|Hoyt & Roberts, comps. Hoyts New Cyclopedia of Practical Quotations. 1922.|
|Turkey; The Turks|
| The unspeakable Turk should be immediately struck out of the question, and the country be left to honest European guidance.|
CarlyleLetter. To a meeting at St. James Hall, London, 1876. See also his article on Das Niebelungen Lied in Westminster Review. 1831. No. 29. Also his Letter to George Howard, Nov. 24, 1876.
| [Turks] one and all, bag and baggage, shall I hope clear out from the province they have desolated and profaned.|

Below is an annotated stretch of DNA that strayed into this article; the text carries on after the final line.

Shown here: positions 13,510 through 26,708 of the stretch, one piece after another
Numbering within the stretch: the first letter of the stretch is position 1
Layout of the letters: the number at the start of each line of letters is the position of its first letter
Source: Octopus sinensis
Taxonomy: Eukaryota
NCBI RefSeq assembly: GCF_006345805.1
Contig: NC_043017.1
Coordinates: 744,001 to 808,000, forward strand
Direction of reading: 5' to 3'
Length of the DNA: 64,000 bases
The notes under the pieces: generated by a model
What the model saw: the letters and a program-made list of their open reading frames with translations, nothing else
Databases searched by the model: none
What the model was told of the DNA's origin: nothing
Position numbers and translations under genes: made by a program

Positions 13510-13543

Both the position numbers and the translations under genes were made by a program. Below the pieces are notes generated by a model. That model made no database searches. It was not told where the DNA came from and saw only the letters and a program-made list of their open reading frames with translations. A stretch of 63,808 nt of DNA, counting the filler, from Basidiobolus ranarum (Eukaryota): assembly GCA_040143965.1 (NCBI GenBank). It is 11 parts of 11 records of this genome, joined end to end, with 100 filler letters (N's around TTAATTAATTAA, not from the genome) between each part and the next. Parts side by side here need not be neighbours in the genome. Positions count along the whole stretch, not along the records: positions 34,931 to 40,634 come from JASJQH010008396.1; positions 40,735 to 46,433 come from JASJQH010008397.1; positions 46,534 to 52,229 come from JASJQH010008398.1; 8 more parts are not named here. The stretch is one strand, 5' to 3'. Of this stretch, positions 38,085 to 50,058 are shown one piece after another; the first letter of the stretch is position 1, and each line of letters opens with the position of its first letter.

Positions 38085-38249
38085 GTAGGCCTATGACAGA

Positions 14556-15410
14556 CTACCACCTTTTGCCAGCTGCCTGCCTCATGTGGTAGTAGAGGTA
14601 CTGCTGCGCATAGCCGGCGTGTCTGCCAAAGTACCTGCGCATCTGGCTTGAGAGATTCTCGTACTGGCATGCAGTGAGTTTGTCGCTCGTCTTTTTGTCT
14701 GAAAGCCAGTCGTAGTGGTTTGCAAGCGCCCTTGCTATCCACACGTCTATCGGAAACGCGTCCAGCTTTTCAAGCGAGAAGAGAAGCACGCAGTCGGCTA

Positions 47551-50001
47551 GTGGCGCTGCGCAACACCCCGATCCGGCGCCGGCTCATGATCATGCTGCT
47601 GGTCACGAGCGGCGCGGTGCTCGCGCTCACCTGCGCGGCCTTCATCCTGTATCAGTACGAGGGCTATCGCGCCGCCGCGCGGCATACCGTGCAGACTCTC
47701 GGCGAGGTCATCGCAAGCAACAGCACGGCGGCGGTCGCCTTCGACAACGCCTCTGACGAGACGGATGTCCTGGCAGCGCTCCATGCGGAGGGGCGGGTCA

GladstoneSpeech. May 7, 1877.
|The Lofty Gate of the Royal Tent.|
Mahomet II. It was translated La Porte Sublima by the Italians. See E. S. CreasyHistory of the Ottoman Turks. P. 96, ed. 1877.
| [The Ottoman Empire] whose sick body was not supported by a mild and regular diet, but by a powerful treatment, which continually exhausted it.|
MontesquieuPersian Letters. I. 19.
| We have on our hands a sick man,a very sick man. [The sick man of Europe, the Turk.]|
Nicholas I, of Russia. Conversation with Sir George Hamilton Seymour. (1853). See Blue Book. (1854).
| [The Ottoman Empire] has the body of a sick old man, who tried to appear healthy, although his end was near.|
Sir Thomas Roe, Ambassador to Constantinople. See BuchananLetter. 375.
| Your Majesty may think me an impatient sick man, and that the Turks are even sicker.|
Voltaire to Catherine II. In the Rundschau. April, 1878.